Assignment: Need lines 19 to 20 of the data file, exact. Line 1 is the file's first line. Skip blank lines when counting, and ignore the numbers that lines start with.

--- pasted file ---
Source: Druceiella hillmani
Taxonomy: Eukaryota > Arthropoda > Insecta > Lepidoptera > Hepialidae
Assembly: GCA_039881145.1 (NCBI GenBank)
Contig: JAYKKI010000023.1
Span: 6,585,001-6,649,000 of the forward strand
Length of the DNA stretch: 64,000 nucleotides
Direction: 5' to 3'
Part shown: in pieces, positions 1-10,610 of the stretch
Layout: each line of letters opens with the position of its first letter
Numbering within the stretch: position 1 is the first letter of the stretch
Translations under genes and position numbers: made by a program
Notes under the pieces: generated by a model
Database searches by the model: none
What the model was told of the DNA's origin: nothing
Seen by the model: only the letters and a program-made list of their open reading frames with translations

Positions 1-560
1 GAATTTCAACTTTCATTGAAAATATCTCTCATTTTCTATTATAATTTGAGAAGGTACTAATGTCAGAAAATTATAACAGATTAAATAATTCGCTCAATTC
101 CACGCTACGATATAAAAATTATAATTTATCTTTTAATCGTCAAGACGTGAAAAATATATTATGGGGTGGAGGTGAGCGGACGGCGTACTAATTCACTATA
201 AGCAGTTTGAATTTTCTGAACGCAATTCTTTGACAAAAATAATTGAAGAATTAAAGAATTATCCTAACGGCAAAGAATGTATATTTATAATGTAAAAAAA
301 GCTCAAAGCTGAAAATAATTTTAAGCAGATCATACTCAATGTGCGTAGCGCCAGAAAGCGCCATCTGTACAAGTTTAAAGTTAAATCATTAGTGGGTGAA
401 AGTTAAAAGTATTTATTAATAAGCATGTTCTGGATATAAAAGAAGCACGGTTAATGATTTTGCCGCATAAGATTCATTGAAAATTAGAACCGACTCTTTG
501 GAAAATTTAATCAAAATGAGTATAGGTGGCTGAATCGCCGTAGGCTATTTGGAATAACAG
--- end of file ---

201 AGCAGTTTGAATTTTCTGAACGCAATTCTTTGACAAAAATAATTGAAGAATTAAAGAATTATCCTAACGGCAAAGAATGTATATTTATAATGTAAAAAAA
301 GCTCAAAGCTGAAAATAATTTTAAGCAGATCATACTCAATGTGCGTAGCGCCAGAAAGCGCCATCTGTACAAGTTTAAAGTTAAATCATTAGTGGGTGAA